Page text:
Native Plant of the Day 11/27/2013
Photo from 4/9/2011. Location: The Pocket at Pigeon Mountain, Walker County, GA.
Robin’s Plantain - for more photos / info go to the Erigeron pulchellus detail page.
It’s only been 5 days since my last report, but it’s been a rough week and it looks like I won’t be able to get away over the weekend. While wildflower photography can be more physically demanding than most people would think, I find it a great way to get away from stress for a while, so I took a few hours for a visit – it was great. Among the new flowers beginning to bloom in the past 5 days are the prettiest of the Fleabanes we have in this area – Robin’s Plantain.
Read on for the rest of the list, and a few more photos. Click on the photos for larger images, and then “back” to return to this page.
Bloomer’s Daisy, a native species, has been added to the USWildflowers database (02/22/2013.) Scientific name is Erigeron bloomeri. It is also known by the common names Scabland Fleabane, and Bloomer’s Fleabane. Photo below was taken near Lucky Peak in the Boise Foothills, Ada County, ID, on June 12, 2011. Go to the Bloomer’s Daisy detail page for more photos and information.
It was a beautiful morning today, and since I work from home on Mondays I had an extra few minutes before starting work. I used those minutes to walk around our yard taking a few photos:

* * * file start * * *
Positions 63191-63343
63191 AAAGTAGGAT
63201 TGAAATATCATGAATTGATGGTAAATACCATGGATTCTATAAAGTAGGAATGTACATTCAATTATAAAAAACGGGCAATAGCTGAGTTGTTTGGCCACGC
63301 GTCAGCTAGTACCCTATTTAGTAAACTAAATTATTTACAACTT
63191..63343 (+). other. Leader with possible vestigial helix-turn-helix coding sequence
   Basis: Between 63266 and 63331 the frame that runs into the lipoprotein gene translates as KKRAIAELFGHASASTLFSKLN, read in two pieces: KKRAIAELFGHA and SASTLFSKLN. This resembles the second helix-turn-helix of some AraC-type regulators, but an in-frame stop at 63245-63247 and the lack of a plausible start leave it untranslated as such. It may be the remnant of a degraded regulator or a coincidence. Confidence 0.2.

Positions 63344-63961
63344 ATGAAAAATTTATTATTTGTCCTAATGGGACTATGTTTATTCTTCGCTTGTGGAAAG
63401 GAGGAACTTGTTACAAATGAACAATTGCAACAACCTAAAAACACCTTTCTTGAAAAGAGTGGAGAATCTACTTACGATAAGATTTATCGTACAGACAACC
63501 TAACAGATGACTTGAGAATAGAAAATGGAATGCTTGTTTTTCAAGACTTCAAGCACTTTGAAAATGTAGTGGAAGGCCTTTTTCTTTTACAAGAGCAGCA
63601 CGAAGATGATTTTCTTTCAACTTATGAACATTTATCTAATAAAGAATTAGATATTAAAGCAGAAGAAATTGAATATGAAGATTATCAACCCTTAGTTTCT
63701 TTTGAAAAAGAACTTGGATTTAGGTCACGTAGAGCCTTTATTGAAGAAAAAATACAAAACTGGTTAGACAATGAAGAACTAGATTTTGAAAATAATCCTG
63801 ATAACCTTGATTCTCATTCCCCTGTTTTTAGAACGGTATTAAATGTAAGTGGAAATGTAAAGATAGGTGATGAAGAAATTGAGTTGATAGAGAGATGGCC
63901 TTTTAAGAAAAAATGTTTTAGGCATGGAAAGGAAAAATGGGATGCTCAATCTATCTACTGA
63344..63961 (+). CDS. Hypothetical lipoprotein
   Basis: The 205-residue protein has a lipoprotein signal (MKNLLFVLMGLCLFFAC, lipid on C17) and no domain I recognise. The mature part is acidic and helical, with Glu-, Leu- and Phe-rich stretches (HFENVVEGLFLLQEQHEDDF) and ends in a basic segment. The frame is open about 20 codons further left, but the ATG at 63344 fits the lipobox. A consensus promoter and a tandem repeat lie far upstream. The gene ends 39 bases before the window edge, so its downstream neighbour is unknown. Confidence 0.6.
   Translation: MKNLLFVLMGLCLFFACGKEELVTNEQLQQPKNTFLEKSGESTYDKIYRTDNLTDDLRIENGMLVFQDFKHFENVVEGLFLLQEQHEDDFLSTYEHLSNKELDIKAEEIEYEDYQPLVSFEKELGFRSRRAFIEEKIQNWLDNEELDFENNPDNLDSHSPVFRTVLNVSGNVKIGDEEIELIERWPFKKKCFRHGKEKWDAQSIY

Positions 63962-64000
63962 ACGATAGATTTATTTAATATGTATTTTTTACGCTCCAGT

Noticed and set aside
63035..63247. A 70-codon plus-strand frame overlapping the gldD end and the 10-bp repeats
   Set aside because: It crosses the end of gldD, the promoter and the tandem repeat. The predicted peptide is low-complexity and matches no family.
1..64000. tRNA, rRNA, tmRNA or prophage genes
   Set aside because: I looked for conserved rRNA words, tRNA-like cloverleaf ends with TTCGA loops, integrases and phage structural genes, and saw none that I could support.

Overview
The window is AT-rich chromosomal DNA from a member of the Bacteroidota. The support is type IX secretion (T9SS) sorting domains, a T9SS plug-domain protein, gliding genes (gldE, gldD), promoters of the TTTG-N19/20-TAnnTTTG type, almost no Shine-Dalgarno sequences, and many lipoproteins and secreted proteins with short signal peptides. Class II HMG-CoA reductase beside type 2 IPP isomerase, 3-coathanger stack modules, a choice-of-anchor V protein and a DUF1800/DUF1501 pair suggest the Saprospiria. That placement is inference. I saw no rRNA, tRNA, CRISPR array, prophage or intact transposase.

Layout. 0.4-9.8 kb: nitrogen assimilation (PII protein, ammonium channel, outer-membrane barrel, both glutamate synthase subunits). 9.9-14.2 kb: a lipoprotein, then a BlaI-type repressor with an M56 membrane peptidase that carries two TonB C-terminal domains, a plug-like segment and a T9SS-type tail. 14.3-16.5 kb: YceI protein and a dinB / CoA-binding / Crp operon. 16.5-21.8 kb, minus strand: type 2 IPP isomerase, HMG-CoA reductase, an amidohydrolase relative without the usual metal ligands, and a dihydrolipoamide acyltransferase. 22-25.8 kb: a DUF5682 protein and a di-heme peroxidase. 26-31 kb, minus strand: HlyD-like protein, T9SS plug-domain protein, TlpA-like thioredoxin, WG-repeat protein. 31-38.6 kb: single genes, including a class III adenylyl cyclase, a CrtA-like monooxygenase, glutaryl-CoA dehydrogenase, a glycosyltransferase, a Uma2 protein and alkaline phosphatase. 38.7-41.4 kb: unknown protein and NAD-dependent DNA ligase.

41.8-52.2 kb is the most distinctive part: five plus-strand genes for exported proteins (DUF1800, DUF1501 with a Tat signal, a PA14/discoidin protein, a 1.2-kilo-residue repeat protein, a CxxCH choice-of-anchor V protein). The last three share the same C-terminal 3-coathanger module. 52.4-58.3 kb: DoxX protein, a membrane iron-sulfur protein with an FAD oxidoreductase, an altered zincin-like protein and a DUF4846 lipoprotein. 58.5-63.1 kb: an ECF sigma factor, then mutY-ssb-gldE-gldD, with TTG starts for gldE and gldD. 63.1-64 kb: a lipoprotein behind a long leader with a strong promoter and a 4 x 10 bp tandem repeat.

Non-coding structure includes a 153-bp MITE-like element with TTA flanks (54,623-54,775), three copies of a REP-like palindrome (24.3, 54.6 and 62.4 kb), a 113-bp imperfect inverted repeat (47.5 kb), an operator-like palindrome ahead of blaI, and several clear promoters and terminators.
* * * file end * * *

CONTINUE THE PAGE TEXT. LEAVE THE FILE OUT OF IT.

This Fleabane is growing in our yard along the sidewalk to our driveway. I’m probably a bit negligent with mowing the lawn, and I’m not sure the patches of Fleabane I leave when I do mow are fully appreciated by others. Thanks to my tolerant wife!
Native Plant of the Day 05/26/2011.
Photo from May 25, 2010. Location: Chattanooga, Hamilton County, TN.
Eastern Daisy Fleabane - for more photos / info go to the Erigeron annuus detail page.
Robin’s Plantain, a native species, has been added to the USWildflowers database (05/14/2011.) Scientific name is Erigeron pulchellus. Photo below was taken The Pocket on Pigeon Mountain on April 9, 2011. I was excited to identify this plant, identifying all 4 Erigeron species which are found in my area.
For those who were hoping for, as Ed Sullivan would have put it, “A Really Big Shew,” the time has passed in 2009. However, that is relative to The Pocket, and the abundance of wildflowers still exceed what you’ll find in many areas. While the dominant flower along the Shirley Miller Wildflower Trail seems to be Sweet Cicely right now, a species that isn’t exactly ‘showy,’ several of the “signature species” could still be found on Saturday, 4/25.
If you’ll recall something I said in a previous article, you’ll be able to guess that the above flower is a member of the Aster family. Most folks have seen fleabane along roadsides and in fields. This small, daisy-like flower is very common, spread throughout Canada and the United States, including Alaska and Hawaii. This photo is of Philadelphia fleabane, Erigeron philadelphicus, growing on our lot in northwest Georgia.